Call for Papers
“Romanticism and Vision”
August 6-9, 2020
University of Toronto | Toronto, Ontario
Elizabeth Maddock Dillon (Northeastern University)
Martin Myrone (Tate Britain)
The organizers of NASSR 2020 invite proposals for papers, panels, and roundtables--from scholars emerging and established, and in all areas of literary, philosophical, cultural, and artistic study--on the theme of “Romanticism and Vision.” In the field of Romanticism, the implications of “vision” as a keyword have changed dramatically over the last half-century, and have expanded to include (for example) the embodied senses, technologies of perception, visual and material culture, and the visual and performing arts. We welcome presentations that explore Romanticism’s connection to vision, the visual, and the visionary, understood in the widest possible sense. Approaches that broaden Romanticism’s disciplinary, geographical, and linguistic scope are especially welcome. In our echoing of the “Vision 2020” and “Beyond 2020” motif currently being deployed in academic, business, and public sectors, we aim to make this year’s conference an opportunity to consider the future of Romanticism as a critical field of humanist study, and to strategize about the role of Romanticism in shaping the future of the university.
Topics may include (but are not limited to):
- Re-envisioning Romanticism: looking back and looking forward
- Visions and the visionary: perception, prognostication, projection, speculation, the speculative
- Ways of looking: reading, conceptualizing, observing, peeping, gazing, categorizing, examining, recognizing and misrecognizing
- Visual culture and aesthetics: objects of sight, spectacle, the spectacular, the sublime and the beautiful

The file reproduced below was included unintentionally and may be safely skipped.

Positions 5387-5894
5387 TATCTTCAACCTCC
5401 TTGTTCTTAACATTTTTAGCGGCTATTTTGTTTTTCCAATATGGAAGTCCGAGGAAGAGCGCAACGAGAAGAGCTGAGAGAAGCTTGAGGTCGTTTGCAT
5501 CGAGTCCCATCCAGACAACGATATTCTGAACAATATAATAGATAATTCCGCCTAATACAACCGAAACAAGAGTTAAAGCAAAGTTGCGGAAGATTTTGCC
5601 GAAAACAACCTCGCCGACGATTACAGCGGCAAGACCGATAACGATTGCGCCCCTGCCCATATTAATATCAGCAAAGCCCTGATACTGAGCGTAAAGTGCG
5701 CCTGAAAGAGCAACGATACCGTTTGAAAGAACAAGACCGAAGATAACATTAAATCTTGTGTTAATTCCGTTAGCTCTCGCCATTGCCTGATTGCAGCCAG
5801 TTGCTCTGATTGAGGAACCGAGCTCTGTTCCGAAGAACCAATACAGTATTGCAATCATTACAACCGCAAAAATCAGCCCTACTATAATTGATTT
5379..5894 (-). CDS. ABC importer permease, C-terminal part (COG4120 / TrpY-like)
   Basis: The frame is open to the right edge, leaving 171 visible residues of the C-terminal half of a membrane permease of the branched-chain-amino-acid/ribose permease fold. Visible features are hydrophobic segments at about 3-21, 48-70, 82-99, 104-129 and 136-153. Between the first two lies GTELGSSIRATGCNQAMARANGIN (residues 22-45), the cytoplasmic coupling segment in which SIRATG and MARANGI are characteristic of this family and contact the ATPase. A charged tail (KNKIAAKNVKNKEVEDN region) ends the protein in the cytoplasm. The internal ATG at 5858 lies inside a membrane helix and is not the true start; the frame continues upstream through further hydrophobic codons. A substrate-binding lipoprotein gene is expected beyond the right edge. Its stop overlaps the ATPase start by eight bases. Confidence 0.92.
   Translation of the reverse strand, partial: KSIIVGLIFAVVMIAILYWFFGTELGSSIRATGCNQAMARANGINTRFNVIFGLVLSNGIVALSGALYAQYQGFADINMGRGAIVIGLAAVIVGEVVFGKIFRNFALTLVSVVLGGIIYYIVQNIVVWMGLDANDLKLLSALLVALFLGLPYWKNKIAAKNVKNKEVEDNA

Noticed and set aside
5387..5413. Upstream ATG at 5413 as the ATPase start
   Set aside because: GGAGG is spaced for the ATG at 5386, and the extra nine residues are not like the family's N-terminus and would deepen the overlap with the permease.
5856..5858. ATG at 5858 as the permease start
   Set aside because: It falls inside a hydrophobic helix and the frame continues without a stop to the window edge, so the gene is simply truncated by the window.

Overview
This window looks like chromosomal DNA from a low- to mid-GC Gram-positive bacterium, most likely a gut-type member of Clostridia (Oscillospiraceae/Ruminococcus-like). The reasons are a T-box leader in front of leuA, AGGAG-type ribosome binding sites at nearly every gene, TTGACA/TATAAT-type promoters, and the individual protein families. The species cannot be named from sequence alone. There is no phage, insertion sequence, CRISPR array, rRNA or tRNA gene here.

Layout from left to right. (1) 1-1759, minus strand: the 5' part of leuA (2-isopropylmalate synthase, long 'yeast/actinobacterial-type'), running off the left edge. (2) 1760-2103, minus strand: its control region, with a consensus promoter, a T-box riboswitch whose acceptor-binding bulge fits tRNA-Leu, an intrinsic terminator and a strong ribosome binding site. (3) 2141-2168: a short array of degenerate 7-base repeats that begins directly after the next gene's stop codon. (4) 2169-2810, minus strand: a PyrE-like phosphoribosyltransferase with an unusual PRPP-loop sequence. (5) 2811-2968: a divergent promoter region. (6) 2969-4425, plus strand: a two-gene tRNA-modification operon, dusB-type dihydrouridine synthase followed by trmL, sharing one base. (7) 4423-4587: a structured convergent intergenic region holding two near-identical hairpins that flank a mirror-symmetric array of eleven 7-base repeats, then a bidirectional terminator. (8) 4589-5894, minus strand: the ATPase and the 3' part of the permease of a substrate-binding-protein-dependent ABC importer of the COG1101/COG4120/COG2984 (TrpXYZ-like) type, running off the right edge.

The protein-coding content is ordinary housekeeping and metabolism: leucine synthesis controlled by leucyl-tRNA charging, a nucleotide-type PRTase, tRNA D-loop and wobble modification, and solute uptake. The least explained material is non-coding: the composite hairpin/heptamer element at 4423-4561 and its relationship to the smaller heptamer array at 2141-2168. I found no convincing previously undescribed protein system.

- Reading methods and histories: careful, close, distant, surface; plagiarism, copyright law
- Print culture in its social, theoretical, and physical aspects (e.g. text, design, structure, layout); manuscripts, letters, journals, scrapbooks, books, journals, newspapers
- The seen and the unseen: noumena, phenomena, the spirit world, apparitions and appearances
- Romantic iconoclasm and anti-representationalism; ocularcentrism and “the tyranny of the eye”
- Visual communication: text, numbers, notation (e.g. musical), images, sign language, placards, banners, flags, gestures, hieroglyphs, emblems, insignia
- Questions of form and representation
- Fashionable looking: costume, hair, makeup, manner, style, taste, places to see and be seen
- Visualizing gender and sexuality: identity, performance, politics
- Visual and scenic arts: sculpture, painting, illustration, graphic satire, print shops, pornography, broadsheets, dioramas, panoramas, architectural and landscape design
- Theatre and performing arts: set design, lighting, visual effects, costume, body movement, dance, pantomime, attitudes, tableaux vivants
- Art collection and assessment: museums and curation, connoisseurship, formal and evaluative concerns (e.g. light, color, pattern, shape, scale, proportion)
- Visualizing class: social hierarchies and signifiers (e.g. clothing, heraldry, pageantry), occupational and economic segregation
- Instruments of looking: lenses, spectacles, quizzing glasses, spy glasses, Claude glasses, prisms, mirrors, telescopes, microscopes, orreries, windows
- Forms of illumination and darkness: lightning, electricity, candlelight, lamps, gas light, spotlights, limelight, torches, fireworks; shade, shadow, twilight, gloom, obscurity